American theatre

Review: The Melting Pot ★★★★ - Israel Zangwill’s clear-eyed 1908 vision proves urgently topical

Israel Zangwill, a ferociously intelligent, passionate champion of multiculturalism, escaped poverty in London’s East End thanks in part to his education at the Jews' Free School, where he also subsequently taught for a time. He went on to become a writer, political thinker and activist. He was the first to use the phrase ‘the melting pot’ to describe what he also calls ‘God's crucible’ – America – in this play, endorsed enthusiastically and vocally by then US president Theodore Roosevelt at its 1908 premiere in New York. Now Bitter Pill Theatre produces the first UK revival of The Melting Pot since 1938.

David Quixano, the visionary but damaged Jewish composer at the play’s heart, has survived the massacre of his family in the pogroms rife in the Ukraine, to rebuild his life in New York, taking refuge with his Uncle Mendel. Here too he must fight the prejudice and antisemitism displayed by almost everyone, from his uncle’s Irish housekeeper to the brash young millionaire playboy who is his rival in love for philanthropic socialite Vera Revendal. As the estranged daughter of a Jew-hating Ukrainian Baron, she is initially suspicious of Jews herself (‘That wonderful boy a Jew!?’ she exclaims when she finds out).

Vera calls him wonderful because he has played at a fundraising concert for her settlement project to help New York’s poorest. He’s in the throes of writing a symphony – a paean to the melting pot of America, where the prejudices of the past will disappear as the immigrant races mix to create a utopian multicultural future.

How David fights for his principles, his music and his future happiness is the meat of Zangwill’s drama, in director Max Elton’s sprightly, timely revival. It is of course the current rise of antisemitism and the mass movement of refugees from violence and poverty, coupled with prejudice against ‘the other’, that sadly make it so timely.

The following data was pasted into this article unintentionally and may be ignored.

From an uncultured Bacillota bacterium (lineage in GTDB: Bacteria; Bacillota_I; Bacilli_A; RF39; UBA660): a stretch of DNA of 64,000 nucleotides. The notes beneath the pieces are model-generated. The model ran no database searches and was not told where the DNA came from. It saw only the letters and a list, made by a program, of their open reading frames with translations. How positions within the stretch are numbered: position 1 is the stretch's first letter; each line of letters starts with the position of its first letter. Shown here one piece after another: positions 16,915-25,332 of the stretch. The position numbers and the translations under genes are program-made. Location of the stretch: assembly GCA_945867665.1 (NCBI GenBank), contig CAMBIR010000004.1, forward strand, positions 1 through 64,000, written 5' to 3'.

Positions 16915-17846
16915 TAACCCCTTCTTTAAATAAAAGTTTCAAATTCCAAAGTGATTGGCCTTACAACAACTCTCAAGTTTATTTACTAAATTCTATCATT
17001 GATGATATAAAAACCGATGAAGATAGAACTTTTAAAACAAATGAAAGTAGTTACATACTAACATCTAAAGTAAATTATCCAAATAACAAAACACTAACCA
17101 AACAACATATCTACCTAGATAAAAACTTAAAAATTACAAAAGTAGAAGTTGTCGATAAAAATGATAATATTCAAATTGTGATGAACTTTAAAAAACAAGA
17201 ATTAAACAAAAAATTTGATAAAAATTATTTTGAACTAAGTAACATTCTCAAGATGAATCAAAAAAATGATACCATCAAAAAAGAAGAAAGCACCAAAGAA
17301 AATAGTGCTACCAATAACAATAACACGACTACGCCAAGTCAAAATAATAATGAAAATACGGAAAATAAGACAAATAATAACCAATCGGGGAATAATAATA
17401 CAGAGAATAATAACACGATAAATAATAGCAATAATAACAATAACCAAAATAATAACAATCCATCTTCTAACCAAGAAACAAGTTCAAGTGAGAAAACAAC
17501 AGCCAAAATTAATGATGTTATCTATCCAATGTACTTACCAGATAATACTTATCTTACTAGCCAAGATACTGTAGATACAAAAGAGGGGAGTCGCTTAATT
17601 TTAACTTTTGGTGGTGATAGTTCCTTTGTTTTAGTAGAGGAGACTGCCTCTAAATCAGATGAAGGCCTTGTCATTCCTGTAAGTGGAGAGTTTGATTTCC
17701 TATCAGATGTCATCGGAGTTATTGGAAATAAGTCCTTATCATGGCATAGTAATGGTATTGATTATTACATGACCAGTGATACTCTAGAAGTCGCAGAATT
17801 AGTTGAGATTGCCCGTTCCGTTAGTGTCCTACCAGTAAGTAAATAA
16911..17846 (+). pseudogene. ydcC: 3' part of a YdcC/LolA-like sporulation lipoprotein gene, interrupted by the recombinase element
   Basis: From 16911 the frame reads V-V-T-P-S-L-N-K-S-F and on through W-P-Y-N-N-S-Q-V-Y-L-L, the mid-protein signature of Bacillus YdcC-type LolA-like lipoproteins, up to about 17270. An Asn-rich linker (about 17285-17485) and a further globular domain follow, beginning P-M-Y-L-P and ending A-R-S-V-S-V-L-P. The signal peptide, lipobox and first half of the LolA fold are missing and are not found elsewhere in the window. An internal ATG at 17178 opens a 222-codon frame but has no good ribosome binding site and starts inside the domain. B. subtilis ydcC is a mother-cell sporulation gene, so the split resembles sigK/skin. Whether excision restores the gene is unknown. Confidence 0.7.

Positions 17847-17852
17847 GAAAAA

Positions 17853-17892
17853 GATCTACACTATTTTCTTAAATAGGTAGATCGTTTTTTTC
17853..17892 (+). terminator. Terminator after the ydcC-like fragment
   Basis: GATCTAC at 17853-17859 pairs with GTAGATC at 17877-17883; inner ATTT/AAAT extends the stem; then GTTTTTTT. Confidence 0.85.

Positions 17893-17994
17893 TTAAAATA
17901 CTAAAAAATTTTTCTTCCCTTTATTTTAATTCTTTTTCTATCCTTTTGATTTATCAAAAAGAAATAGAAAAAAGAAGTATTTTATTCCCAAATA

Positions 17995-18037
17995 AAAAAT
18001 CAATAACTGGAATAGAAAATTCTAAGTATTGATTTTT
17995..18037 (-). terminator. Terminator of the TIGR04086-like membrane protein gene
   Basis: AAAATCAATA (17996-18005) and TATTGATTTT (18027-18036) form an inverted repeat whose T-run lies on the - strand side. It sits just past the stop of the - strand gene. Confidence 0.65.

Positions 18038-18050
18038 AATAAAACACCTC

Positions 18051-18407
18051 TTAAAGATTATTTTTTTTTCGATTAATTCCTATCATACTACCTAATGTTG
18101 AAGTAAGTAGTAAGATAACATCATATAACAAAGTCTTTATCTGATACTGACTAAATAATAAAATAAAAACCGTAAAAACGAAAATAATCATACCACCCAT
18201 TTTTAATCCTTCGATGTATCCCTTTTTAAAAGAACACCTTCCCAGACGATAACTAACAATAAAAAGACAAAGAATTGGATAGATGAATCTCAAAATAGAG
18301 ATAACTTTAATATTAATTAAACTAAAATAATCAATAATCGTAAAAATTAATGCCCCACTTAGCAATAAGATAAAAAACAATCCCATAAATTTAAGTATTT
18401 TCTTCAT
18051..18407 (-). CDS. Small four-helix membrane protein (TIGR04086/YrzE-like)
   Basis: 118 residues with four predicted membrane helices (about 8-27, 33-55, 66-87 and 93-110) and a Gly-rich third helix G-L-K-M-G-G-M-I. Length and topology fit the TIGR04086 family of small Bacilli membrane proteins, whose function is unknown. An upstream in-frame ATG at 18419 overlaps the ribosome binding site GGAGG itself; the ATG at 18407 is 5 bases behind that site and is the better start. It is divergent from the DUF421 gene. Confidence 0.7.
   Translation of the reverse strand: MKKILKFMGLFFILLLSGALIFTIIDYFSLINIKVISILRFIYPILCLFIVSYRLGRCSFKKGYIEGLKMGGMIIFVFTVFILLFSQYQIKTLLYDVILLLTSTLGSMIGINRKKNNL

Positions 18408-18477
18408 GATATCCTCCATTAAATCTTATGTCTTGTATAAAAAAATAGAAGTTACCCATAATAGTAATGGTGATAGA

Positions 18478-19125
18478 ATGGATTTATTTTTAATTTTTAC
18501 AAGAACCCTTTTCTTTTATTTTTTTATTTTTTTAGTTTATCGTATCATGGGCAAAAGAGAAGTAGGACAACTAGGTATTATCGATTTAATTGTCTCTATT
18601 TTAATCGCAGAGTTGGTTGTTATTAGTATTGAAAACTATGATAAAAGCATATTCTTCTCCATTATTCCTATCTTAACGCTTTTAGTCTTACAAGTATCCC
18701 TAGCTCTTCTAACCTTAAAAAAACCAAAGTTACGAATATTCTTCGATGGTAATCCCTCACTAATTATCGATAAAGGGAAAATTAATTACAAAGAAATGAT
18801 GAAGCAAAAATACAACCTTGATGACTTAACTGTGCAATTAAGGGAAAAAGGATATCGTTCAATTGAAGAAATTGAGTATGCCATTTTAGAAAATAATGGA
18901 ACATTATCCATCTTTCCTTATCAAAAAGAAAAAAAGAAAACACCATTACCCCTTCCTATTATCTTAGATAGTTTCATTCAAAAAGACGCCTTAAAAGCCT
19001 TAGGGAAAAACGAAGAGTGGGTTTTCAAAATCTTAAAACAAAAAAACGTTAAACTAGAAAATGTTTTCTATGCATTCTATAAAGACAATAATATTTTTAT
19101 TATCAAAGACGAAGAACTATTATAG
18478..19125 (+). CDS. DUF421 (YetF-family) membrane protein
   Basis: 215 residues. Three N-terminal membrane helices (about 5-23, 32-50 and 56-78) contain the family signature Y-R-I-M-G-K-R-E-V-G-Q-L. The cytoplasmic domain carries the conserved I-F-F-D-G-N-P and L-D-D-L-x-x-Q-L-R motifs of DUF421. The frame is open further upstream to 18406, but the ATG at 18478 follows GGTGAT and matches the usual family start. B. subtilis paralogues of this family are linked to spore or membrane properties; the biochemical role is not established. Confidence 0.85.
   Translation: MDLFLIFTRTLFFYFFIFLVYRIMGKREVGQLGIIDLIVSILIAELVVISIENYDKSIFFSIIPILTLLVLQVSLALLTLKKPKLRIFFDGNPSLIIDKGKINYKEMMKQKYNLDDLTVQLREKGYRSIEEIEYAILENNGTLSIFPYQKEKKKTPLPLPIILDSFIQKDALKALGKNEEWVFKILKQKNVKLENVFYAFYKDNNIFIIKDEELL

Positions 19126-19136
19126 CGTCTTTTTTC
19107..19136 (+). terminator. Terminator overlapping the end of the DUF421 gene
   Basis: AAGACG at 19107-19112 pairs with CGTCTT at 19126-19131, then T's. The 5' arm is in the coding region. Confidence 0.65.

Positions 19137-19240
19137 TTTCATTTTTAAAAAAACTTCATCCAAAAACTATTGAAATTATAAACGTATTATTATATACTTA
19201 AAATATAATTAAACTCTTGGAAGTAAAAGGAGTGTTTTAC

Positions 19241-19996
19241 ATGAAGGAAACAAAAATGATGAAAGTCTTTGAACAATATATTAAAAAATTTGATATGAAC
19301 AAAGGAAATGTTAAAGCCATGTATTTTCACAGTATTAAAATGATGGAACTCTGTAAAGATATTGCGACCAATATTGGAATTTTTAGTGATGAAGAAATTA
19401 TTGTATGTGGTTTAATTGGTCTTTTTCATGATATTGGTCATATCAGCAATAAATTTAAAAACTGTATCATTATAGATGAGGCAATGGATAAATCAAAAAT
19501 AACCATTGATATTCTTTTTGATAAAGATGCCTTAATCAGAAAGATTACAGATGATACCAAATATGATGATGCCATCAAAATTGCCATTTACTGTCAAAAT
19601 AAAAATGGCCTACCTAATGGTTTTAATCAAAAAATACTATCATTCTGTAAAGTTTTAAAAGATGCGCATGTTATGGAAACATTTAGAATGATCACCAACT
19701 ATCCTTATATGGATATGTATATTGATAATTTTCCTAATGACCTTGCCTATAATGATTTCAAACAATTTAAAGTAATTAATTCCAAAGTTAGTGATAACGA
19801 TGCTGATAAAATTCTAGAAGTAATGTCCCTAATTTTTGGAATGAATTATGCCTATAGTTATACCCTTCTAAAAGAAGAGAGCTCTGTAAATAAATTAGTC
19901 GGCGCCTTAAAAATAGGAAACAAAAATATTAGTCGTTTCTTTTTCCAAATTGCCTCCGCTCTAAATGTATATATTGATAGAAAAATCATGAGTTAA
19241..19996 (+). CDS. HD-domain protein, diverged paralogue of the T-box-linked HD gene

Steffan Cennydd is a shining-eyed, boyish David Quixano, delivering idealism bound to win Vera’s tender heart, but also convincingly haunted by terrifying flashbacks to the violence he endured. He’s well matched by Whoopie van Raam’s elegant, equally passionate Vera, an appealing young ‘Lady Bountiful’ with a strong sense of justice. Alexander Gatehouse relishes making Quincy Davenport the man you love to hate, a narcissistic, spoilt, insensitive, cheating and unashamedly racist millionaire used to getting his own way, he makes Zangwill seem topically prophetic. He patronises eminent musician Herr Pappelmeister (delightfully authentic Hayward B Morse), calling him ‘Poppy’, and enjoys matching vicious Baron Revendal’s hatred of ‘the Jew vermin’.

Peter Marinker gives intriguing contrasting portraits of Revendal and David’s fiercely Jewish Uncle Mendel – and narrates as Zangwill too. Ann Queensberry valiantly mumbles entirely in Yiddish as Mendel’s mother and Katrina McKeever enjoys housekeeper Kathleen’s journey from despising such Jewish eccentricities as keeping Shabbat, to enthusiastic apologist for her employers’ traditions. Composer Piers Sherwood Roberts knits the action together with tantalising ‘snatches’ from David’s ‘American Symphony’ in this inspiring symphony to multiculturalism.

By Judi Herman

Photos by Chris Tribble

The Melting Pot runs Until Tuesday 19 December. 7.30pm (Sun-Tue), 2pm (Tue only). £18, £16 concs. Finborough Theatre, SW10 9ED. 0844 847 1652.

Click here to hear our interview with Peter Marinker on JR OutLoud.

Review: Oslo ★★★★ – Travelling hopefully towards Middle East peace proves an exhilarating journey

You almost certainly know the venture ends in failure and tragedy but what a gloriously exhilarating and entertaining evening JT Rogers makes of the journey. It's 1991 and the US-sponsored Middle East Peace Conference is going nowhere, with the excluded PLO still ensconced in Tunis. Norwegian power couple Mona Juul, a diplomat posted to Cairo, and Terje Rod-Larsen, her foundation-running sociologist husband, get a chance to see first hand the conflict in Gaza, Jerusalem and the West Bank.